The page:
Monday, September 14, 2009

Spying on Russia

September 8, 2009
It’s hard to believe that I’ve just visited Russia. I guess I never thought I would go there – not after the way we were brought up thinking of Russia as the Enemy in the Cold War and all. But we had the chance to go and really didn’t know what to expect. Some things were probably not unexpected – the way very few people ever smiled or seemed cheerful, the row and rows of government block housing, the wide streets with few cars. But there were lots of surprises – we had two days of sunshine in a town that only has 68 days a year without rain, people seemed to be pretty well dressed, we didn’t see one beggar, we did see guys on the street that looked exactly like KGB agents (have we seen too many movies?!), the streets were clean and we saw foreign restaurants, including McDonald’s, Pizza Hut and KFC.
Because Russia, unlike any of the other countries we had visited, requires a visa ($250 per person) for Americans to enter their country; we opted for a guided tour, which provides a waiver for the requirement. We contracted with Red October, a tour company that was highly recommended by other cruise ship passengers, rather than take the tours offered by our ship. We were supposed to meet our guide, limo driver and four other people for the two day tour; but when we arrived, we found out the other four had cancelled. At first we were worried about the price, since it was supposed to be split six ways, but our guide, Katya, assured us that our price would not increase. Wow! We were going to have a private tour for two days with our own guide and driver. Incredible! We wound up doing a whole bunch of things that weren’t on anyone’s schedule, since we could move as fast or slowly as we wanted. We even made stops at a grocery store, picture stops, and visited an outdoor market. Fantastic!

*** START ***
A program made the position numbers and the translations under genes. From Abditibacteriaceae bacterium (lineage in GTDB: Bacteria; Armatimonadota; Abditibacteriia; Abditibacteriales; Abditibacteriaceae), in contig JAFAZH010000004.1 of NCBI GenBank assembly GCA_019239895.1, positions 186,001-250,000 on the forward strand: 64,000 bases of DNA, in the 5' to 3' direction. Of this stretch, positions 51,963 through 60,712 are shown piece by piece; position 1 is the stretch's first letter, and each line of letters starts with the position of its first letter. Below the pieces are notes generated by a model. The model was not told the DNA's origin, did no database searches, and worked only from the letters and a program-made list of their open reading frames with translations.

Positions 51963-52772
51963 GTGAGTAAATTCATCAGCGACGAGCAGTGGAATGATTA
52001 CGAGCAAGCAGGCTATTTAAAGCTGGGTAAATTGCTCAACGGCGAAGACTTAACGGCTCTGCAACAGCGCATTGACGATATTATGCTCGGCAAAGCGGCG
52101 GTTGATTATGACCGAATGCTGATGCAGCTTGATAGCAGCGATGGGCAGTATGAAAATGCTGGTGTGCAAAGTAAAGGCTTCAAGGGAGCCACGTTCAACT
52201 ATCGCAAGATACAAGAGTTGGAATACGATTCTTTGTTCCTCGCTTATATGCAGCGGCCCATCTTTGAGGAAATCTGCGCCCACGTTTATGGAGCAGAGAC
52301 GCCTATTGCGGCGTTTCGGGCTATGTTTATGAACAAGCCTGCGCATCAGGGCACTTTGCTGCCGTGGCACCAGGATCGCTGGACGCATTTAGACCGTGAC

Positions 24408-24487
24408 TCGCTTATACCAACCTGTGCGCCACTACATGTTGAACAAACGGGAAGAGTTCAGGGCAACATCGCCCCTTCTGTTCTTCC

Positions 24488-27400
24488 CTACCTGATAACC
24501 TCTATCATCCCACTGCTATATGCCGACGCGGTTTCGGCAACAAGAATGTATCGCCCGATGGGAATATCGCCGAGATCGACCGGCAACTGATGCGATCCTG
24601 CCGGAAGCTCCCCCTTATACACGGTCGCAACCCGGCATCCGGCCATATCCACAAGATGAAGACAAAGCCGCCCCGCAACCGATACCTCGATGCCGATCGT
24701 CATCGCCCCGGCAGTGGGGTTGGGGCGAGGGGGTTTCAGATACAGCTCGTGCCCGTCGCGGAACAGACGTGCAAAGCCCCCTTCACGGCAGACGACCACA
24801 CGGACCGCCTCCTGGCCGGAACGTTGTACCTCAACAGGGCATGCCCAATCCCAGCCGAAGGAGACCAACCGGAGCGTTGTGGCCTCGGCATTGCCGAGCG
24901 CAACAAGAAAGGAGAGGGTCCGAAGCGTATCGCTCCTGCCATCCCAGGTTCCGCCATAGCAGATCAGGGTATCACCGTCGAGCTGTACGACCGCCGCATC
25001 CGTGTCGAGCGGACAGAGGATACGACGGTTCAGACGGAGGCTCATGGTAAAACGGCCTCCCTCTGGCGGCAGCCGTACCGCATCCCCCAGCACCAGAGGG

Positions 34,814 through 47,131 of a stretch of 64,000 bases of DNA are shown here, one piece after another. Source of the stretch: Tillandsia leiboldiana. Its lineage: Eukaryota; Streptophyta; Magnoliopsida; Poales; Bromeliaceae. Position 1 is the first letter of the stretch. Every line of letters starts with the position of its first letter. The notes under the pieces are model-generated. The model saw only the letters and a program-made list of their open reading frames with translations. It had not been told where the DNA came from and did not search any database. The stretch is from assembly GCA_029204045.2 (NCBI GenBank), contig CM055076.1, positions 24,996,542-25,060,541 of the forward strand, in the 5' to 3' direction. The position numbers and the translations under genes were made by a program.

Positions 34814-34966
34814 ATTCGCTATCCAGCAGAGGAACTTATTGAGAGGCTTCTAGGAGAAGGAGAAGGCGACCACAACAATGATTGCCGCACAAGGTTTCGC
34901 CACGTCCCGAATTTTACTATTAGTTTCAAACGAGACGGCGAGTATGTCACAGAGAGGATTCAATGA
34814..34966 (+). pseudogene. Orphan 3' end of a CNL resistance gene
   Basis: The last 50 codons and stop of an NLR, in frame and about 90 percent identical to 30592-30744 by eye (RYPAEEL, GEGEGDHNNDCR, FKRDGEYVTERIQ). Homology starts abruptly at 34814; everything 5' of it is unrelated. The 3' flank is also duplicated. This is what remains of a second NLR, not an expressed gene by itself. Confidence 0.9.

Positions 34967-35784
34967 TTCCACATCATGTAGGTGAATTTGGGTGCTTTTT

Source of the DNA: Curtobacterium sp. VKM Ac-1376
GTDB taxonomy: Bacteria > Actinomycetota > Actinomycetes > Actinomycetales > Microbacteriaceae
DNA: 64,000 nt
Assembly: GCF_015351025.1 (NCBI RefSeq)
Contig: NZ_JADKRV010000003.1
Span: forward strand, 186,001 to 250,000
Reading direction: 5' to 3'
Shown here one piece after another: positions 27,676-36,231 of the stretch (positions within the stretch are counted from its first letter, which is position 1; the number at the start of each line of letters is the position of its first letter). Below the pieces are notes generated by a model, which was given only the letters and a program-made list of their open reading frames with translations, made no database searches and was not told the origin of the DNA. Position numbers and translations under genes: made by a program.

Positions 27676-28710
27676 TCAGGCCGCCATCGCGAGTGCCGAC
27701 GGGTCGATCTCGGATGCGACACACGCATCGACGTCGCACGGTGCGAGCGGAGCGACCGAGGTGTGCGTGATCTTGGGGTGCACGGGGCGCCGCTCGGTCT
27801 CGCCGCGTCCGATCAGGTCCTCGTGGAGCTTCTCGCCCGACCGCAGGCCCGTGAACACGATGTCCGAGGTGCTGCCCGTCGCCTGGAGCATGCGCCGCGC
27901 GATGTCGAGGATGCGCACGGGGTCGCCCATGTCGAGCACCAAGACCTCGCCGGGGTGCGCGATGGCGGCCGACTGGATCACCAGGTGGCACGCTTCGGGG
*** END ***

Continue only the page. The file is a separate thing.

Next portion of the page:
But for us, the best part of the whole experience was going to lunch in a private apartment with our guide. When we arrived, we saw the entry door to the building and thought we were at the movie set for the movie “Borne Supremacy”. Katya rang the intercom and we went in the steel door, up five floors of concrete steps (no elevator) with exposed plumbing and wiring and arrived at another steel door that opened to another door 6 inches inside, both with several dead bolt locks.